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F&I Experts Discuss F&I Basics: The Art of the Deal

February 2009, F&I and Showroom - Feature

by Glenn Roberts

Given our current economic conditions, almost every dealership is looking for ways to increase profit. With F&I’s outsized contribution to dealership profit (46.8 percent of overall dealership profit, according to CNW Market Research), it is natural for dealers to look to F&I to offset declines in other areas of the dealership. However, changes in our banking system are making that a difficult task.

I recently received an unsolicited letter from my mortgage company, which I think really sums up the current lending environment. It read:

• There are no more zero-down payment loans, except for Veterans Administration loans.

• The minimum down payment will be 3.5 percent on Federal Housing Administration loans.

• A minimum credit score of 720 is required for the best rate.

• A credit score below 620 will make it very difficult to get financing.

• Loans for investment properties require a 20 percent minimum down payment.

• A 25 percent down payment and a credit score of over 700 are required for loans where income and assets are not verified.

Basically, my mortgage company was putting me on notice. It was telling me I better get my affairs in order if I wanted to borrow money. They also wanted me to know the party’s over.

So what does this mean for car dealers and for F&I? It means we are back to traditional lending — the kind we had more than 20 years ago. It’s the kind of lending where banks vigorously underwrite the loans and expect all of the information on the credit application to be true.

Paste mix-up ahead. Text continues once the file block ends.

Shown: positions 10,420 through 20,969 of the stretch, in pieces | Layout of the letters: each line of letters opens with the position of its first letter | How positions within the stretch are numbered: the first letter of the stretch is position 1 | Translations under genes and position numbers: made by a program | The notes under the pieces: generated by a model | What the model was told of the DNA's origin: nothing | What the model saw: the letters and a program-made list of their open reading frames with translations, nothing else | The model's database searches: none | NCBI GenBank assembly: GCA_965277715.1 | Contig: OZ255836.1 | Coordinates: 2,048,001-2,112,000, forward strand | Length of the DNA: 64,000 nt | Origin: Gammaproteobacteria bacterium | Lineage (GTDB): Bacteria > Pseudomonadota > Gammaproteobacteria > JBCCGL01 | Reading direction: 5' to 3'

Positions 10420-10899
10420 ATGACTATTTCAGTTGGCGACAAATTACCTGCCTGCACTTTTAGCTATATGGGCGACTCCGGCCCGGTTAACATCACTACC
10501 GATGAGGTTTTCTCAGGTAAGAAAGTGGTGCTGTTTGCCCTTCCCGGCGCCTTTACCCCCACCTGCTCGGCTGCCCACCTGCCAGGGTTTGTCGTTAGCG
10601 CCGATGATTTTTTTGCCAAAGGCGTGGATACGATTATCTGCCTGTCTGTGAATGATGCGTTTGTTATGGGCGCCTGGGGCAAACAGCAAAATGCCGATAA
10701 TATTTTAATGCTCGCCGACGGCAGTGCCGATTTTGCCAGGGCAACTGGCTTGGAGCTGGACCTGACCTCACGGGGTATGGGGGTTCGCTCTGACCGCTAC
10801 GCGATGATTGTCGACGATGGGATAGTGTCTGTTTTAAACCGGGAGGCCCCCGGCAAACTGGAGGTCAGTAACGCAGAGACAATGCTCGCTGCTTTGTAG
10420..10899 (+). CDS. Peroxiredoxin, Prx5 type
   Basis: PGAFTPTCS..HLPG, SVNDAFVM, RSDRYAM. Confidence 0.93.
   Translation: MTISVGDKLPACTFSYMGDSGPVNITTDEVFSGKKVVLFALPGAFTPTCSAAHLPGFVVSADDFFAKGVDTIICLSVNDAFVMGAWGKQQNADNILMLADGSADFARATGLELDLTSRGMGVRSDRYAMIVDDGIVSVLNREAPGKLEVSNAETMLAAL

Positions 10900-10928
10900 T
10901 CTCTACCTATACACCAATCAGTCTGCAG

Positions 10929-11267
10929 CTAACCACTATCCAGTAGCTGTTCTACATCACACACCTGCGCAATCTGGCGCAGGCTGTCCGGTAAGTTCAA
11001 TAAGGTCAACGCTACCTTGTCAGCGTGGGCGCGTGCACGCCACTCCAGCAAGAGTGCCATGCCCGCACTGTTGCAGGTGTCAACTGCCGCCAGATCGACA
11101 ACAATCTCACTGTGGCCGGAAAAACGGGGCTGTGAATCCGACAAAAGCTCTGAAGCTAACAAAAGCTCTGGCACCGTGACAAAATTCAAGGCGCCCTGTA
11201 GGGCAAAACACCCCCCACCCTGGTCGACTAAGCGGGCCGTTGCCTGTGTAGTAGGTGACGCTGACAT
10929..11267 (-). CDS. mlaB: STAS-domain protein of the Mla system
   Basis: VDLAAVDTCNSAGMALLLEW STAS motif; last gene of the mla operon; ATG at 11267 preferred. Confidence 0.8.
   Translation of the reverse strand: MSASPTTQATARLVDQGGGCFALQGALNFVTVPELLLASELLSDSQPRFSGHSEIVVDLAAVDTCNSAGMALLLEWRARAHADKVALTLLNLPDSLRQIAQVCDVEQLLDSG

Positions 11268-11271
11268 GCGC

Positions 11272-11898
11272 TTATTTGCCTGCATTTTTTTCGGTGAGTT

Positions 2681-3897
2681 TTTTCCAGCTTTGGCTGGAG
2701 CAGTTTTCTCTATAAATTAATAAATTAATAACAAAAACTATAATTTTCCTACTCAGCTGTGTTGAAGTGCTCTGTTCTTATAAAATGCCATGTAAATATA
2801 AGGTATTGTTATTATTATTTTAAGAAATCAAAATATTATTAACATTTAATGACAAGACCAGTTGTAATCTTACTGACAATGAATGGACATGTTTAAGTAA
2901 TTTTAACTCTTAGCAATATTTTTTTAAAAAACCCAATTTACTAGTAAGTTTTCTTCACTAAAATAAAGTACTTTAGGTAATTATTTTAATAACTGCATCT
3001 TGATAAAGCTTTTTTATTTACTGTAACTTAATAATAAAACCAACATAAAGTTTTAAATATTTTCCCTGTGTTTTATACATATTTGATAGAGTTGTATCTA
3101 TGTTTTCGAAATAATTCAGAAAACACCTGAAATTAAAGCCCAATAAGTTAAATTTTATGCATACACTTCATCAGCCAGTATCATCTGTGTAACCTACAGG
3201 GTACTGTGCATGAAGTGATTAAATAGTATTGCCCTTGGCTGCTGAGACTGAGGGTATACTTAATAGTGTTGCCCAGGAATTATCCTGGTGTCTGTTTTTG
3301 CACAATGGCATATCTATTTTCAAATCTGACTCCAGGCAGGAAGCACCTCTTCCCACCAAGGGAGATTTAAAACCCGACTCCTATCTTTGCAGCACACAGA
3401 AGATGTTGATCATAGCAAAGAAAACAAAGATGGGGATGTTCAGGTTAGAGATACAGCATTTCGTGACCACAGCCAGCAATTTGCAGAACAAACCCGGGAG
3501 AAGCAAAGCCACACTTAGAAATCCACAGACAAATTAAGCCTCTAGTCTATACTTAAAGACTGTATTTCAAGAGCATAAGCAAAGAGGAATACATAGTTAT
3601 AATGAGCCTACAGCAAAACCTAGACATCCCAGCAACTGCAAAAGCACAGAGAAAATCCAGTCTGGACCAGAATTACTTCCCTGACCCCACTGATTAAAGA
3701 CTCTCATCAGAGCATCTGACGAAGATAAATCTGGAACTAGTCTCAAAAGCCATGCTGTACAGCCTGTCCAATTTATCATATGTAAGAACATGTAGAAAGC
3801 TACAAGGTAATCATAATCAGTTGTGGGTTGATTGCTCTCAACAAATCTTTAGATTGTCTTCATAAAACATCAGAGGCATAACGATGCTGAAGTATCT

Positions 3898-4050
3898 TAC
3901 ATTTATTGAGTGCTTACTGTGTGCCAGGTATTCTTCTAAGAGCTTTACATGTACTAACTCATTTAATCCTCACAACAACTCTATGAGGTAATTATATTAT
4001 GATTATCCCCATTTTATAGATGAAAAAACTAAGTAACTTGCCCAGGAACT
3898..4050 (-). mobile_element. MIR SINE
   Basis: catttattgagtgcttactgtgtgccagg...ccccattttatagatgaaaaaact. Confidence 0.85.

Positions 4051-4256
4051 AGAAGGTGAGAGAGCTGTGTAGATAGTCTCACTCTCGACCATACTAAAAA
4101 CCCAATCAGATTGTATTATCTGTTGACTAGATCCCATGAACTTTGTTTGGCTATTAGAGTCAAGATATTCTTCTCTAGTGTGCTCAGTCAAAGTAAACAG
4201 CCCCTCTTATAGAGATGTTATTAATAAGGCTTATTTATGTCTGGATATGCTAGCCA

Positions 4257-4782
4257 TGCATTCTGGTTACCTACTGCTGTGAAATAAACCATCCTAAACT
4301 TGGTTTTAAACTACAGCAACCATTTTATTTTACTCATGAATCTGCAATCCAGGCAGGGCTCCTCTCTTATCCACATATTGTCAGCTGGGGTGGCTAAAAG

It means the “Art of the Deal” is back. With fewer customers coming through the door and stricter lending, your ability to sell cars is going to depend on how good your dealership is at structuring deals. Deal structure is going to dictate your ability to hold front-end gross, as well as your ability to sell F&I — even if the deal gets turned down.


  1. 1. Leo Jimenez [ April 23, 2009 @ 10:48AM ]

    I agree strongly with this article. Many times we end up with customers in our office that still need to be closed. When a salesperson has them on the lot, especially in these times, they tend to focus more on the quick close and fail to spend the time to investigate and build rapport with them. I have witnessed my own people get right down to negotiations before they even get a customer statement. When we skip the vital steps needed for a sale, the f&i department becomes a final closing office. We still have to inform the customer of all the additional products and services we offer, while attepting to secure the basic deal. Lack of time and taking shortcuts by the sales team with a potential client is a very bad practice in todays environment. Already the customer enters our dealership with protective shields and defense mechanisims in place. They need a vehicle, but they are still very apprehensive in making a buying decision on the spot. Long gone are the days when salespeople used their training and tools needed to build urgency, get right accurate information, and attempt to close a dael the proper way. Overcoming objections is key, and has always been an attribute of a good salesperson. The close was always my favorite time in the process. We need to stop selling out of desperation, and get back to the basics that make this profession fun and enjoyable.


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